Writing her own novel
As senior Alya Rehman immersed herself in Frances Hardingeâ€™s â€śFly by Night,â€ť something dawned on her. â€śI want to do something like this,â€ť she said.
Hardinge’s way with words inspired Rehman to complete her first novel, â€śSPLIT,â€ť consisting of 20 chapters, in ten months. The title â€śSPLITâ€ť arose from the protagonist, Kohakuâ€™s, divide between her former family and her mission. A group of scout trainees set forth on a mission to retrieve a gem. In the midst of searching for a path, the characters need to face the struggle of choosing the right decision in view of an enemy.
â€śI tried to take everything that Iâ€™ve ever seen and mash it into one complicated plot line to make it something different, new and creative. A lot of times, I saw some good parts to a plot in most of the books Iâ€™ve read or that I watched, but not everything was good, so I tried to make everything good. I really tried to make the plot as twisted and intricate in my series and did what I could to weave the various genres together,â€ť Rehman said.
Rehman wrote a chapter every two weeks and drew illustrations related to the story. Gaining about 100-180 views per chapter, she posted her works on DeviantArt for reviews. She would receive positive comments requesting for more chapters and encouraging her to continue writing.
â€śI was blessed with an audience that looked past the slight mistakes I made and emphasized what he or she liked, what I was doing right. To know that I was reaching that point where several people resonated with the message I was conveying, be it for entertainment or otherwise, was a huge motivator for me,â€ť Rehman said. â€śThe message gave me a purpose to write: to convey a feeling, sensation, philosophy or abstract concept to as many people as possible.â€ť
At one point, someone critiqued one of the chapters, and gave her feedback about her narrative and how to improve her overall pacing and storytelling.
â€śThat was one of the most memorable responses Iâ€™ve ever received to this day, and it helped me out tremendously. The comments probably made me keep going until the end,â€ť Rehman said.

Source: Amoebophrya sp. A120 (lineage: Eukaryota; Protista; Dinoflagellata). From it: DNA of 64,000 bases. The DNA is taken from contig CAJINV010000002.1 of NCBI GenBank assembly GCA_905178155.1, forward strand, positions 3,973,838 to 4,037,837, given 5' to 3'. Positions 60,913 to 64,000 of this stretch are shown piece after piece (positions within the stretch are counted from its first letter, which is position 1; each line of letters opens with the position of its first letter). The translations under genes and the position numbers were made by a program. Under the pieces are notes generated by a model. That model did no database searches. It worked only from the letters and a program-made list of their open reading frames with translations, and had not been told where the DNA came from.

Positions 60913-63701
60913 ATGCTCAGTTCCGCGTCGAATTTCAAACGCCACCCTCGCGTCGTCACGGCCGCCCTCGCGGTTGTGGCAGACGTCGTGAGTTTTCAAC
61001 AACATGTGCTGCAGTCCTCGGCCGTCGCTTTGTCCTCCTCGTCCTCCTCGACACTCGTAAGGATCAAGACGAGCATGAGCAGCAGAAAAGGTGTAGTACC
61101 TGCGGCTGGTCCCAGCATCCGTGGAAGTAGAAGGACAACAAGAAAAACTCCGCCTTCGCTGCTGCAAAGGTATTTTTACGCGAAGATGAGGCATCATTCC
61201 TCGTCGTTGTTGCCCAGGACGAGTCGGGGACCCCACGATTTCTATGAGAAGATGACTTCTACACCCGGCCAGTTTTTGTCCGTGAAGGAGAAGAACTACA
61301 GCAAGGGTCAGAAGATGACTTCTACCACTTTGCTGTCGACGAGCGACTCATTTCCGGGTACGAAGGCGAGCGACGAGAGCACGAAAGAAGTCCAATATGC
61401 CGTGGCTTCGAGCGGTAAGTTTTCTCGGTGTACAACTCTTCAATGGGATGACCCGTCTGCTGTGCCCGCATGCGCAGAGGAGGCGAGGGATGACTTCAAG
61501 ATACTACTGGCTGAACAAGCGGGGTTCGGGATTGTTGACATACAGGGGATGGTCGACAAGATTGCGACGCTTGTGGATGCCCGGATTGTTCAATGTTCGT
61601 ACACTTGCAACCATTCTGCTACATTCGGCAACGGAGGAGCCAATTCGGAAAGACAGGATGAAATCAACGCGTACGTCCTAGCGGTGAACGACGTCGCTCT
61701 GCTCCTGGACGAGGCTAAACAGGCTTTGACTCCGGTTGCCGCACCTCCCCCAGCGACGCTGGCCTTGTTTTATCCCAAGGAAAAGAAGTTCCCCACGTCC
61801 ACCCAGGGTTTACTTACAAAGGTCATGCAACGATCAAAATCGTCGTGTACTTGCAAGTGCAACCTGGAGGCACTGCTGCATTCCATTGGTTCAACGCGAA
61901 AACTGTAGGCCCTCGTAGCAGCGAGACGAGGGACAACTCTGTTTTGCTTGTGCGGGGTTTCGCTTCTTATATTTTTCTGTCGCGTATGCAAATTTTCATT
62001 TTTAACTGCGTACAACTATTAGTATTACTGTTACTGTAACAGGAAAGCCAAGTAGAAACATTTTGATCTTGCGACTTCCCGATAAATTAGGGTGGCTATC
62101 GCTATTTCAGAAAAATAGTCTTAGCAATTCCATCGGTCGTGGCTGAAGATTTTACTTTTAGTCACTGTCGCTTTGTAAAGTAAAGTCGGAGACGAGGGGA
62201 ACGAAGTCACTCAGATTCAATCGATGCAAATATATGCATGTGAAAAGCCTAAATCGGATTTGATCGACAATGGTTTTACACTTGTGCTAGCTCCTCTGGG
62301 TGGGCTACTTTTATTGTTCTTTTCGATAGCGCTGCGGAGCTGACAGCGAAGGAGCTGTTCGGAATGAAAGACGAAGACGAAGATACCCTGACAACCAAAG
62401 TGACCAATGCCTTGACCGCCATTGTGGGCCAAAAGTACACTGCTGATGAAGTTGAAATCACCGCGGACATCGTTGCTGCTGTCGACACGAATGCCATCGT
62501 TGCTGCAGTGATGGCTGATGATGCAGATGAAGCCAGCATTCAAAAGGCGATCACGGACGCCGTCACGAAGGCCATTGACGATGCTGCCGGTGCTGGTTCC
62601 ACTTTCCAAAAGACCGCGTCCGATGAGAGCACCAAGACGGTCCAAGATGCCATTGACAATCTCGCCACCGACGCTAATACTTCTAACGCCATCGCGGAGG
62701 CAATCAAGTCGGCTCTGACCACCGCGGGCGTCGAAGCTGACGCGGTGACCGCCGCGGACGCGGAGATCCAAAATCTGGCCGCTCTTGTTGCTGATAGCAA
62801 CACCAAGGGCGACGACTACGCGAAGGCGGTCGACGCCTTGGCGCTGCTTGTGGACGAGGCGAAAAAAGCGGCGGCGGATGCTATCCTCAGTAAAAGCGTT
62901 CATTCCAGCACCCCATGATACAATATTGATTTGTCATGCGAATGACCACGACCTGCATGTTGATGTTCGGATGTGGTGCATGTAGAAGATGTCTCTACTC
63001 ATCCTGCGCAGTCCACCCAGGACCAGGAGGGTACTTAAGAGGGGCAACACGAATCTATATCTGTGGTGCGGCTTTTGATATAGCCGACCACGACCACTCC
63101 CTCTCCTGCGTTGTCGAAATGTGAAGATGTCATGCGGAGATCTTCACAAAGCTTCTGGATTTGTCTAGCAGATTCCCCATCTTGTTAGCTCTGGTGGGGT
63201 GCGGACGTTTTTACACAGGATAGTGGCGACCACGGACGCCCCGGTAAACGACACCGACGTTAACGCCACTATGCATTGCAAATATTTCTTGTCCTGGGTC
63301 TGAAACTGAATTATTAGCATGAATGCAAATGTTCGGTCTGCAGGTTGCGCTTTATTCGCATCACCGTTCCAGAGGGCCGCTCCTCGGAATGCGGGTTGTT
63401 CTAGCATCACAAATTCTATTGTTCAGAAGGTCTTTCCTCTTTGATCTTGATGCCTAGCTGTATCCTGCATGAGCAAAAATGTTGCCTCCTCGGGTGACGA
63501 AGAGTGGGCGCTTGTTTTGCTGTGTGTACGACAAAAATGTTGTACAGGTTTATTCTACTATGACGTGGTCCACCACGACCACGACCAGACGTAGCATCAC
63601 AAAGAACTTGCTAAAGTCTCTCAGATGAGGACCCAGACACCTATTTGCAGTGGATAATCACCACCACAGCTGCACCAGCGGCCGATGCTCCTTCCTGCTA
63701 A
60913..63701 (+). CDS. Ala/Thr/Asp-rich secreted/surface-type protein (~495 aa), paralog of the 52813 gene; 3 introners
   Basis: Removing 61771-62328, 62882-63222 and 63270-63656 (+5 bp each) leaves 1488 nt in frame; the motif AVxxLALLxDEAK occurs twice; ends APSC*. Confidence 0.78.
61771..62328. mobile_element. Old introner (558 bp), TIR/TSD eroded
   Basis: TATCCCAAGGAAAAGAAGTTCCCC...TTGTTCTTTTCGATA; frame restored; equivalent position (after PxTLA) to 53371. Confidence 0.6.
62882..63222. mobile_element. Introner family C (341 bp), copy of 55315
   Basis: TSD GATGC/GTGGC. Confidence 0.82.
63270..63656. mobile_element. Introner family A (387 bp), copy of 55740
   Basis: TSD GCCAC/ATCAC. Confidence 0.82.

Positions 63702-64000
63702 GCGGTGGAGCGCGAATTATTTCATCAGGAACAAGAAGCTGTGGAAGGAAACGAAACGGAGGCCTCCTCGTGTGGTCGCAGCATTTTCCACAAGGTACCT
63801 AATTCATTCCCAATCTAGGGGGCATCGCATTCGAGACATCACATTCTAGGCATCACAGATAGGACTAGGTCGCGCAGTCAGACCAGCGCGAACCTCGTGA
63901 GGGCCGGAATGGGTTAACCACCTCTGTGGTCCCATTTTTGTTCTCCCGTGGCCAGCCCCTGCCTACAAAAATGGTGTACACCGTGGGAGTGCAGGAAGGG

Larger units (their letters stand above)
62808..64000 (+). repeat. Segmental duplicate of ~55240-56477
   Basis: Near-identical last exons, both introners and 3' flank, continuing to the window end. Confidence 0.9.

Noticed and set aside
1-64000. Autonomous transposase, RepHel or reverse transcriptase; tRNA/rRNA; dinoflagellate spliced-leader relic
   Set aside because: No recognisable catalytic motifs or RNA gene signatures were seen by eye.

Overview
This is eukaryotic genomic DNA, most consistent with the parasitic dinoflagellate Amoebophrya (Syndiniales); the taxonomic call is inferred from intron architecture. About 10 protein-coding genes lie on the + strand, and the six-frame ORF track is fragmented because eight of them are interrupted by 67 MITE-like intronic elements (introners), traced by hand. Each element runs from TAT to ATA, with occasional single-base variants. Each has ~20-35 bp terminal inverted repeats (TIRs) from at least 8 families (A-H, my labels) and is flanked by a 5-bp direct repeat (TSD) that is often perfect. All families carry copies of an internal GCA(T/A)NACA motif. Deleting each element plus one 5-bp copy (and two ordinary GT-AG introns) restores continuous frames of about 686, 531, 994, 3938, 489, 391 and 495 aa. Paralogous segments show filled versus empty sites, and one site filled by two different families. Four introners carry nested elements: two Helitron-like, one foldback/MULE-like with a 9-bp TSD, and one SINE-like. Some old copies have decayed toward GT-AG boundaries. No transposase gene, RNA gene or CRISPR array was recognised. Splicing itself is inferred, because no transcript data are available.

Her stories were written without an outline because she developed a deep background and understanding of all the characters. Rehman continued to search for ways to play with the character dynamics through writing to present each character with a purpose.
â€śI like immersing myself in something thatâ€™s not real. Once you start writing, you get into like a mindset like you are the character. You are multiple people, which is really cool,â€ť Rehman said. â€śItâ€™s really satisfying to be able to completely immerse yourself into that kind of situation, and then you basically can use your mind to see in different perspectives, which helps in more ways, not just writing.â€ť
Her inspiration for writing came from her experiences during middle school. At that time, she was often misunderstood because she wasn’t sure how to express the right words when talking to other people. Writing helped her shape her words to become more comprehensive in communication.
â€śI tried to fix myself by investing myself in reading, and then I really liked the way words worked and the way that they can be perceived in different ways. I tried to master that manipulation so that I could be best understood by everyone I meet,â€ť Rehman said.
Rehman aspires to take writing a step further by incorporating it into her interests of art, music, film and screenwriting. She also hopes to publish her own novel through a publishing company within the next five years.
â€śThe fact that people took the time to look through my work closely is one of the reasons why I post most of the work I create,â€ť Rehman said. â€śItâ€™s heartwarming and humbling to be able to make someone happy or, at the very least, entertained, and to create something that someone else would willingly consider paying attention to. That itself is rewarding enough.â€ť
By Eunice Lin, Staff writer
Photo by Sajid Iqbal